Tube flies

A tube fly often escapes the jaws of the fish it hooks, flying up the line in a flash of colour. That doesn’t mean that its tying can afford to be any the less robust or businesslike.

Although the tube fly is not a modern innovation, its worldwide popularity is only recent. And although it will probably never oust the standard and low-water flies tied on normal single and double hooks, there is no doubt that it is here to stay. The tube fly, as its name suggests, consists of a length of polythene or metal tubing, round which are whipped hair fibres from the tails of many different animals. Orthodox salmon fly bodies are generally added to the tubes, and long-fibred hackles may be used in conjunction with the hair fibres, or even in place of them.

The history of the tube fly is vague, and in fact there was at one time a great deal of discussion as to who was its originator. The history of the salmon fly itself was dealt with in section 14 of New Fisherman’s body feathers are good examples of the feathers which are now used for tying tube flies, as they have long, flowing fibres which work well in the water when the fly is fished. Some tubes are made of brass in which a polythene tube has been inserted, thus giving weight for deep winter fishing without creating too much wear and tear on the leader.

Tube flies are used in conjunction with a treble hook which is tied to the end of the leader. The tube is then slid down the leader tail-end first, until it is stopped by the eye of the treble hook. From this you will see that the tube runs free on the leader, which has a double advantage. When the fly is being fished, the pressure of water holds it tight to the treble hook, whereas when the hook is taken by a fish the reverse applies, and the drag caused by the fish’s run drives the tube up the leader. This prevents damage to tube and dressing.

TYING A SIMPLE TUBE FLY

For colour variations or for increased size, two made-up tubes may be used together.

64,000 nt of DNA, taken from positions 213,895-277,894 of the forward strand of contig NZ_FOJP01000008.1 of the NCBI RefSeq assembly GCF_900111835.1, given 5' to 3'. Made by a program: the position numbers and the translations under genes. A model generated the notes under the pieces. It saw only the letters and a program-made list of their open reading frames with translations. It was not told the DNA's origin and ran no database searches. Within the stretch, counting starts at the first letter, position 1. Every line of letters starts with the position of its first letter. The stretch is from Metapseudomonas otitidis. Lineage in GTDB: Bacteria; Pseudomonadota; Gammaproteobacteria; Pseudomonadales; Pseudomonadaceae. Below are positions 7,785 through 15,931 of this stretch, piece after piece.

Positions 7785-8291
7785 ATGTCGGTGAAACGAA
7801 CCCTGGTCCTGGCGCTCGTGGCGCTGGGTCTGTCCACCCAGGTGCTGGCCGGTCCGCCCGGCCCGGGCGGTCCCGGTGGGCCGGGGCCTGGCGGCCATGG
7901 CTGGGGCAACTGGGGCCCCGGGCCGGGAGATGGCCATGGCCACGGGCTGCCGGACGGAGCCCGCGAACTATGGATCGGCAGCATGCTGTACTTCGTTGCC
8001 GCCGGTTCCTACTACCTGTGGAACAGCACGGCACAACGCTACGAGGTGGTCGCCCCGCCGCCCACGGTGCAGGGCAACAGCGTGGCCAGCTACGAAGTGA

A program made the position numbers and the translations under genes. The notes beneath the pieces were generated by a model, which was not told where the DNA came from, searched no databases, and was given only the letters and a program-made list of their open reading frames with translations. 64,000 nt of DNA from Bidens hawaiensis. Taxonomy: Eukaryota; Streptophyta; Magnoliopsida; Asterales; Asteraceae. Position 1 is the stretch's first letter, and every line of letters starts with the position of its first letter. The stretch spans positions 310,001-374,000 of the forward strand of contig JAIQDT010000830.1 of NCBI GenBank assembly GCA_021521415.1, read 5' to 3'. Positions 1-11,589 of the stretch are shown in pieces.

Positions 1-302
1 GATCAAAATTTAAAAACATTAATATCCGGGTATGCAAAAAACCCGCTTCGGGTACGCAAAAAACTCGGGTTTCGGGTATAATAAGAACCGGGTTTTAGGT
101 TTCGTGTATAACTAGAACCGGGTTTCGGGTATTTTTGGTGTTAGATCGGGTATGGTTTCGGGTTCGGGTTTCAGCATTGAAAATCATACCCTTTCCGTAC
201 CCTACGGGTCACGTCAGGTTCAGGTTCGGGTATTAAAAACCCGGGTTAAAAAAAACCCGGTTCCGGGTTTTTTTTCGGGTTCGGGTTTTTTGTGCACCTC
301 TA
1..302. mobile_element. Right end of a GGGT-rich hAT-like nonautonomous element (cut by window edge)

Conventional fly tying equipment can be used to make tube flies, plus one or two sizes of tapered, eyeless salmon hooks on which the tubes can be slid to facilitate tying. Hook sizes 4, 2, 20 and 40 should cope with most tube diameters. There is also a device, designed by Anne Douglas, which fits into a normal vice clamp and which has several sizes of spike set on to an axle at the top. The size needed is turned to the right of the stem intended to take the tube while the other sizes are turned left out of the way.

To prevent the treble from hanging at an angle to the tube during casting, a small piece of cycle valve rubber, or another short piece of polythene tubing, can be fixed over the hook end of each tube when it is completed. The eye of the treble can then be drawn into it before you start to fish. Unless you take this precaution, the hook can snag itself on the leader in front of the tube, resulting in many useless casts.

The Hairy Mary tube fly, chosen here for step-by-step demonstration of tying, is a very well-known tube adaptation, being a hair-winged salmon fly in its original form, which in its turn was an adaptation of the Blue Charm—one of the best known and most popular flies in the salmon angler’s fly box. It varied only in that the original feather wing of the Blue Charm was replaced by brown bucktail (deer) fibres. The original tail tag, body and hackle ingredients were left intact.

Tying a Hairy Mary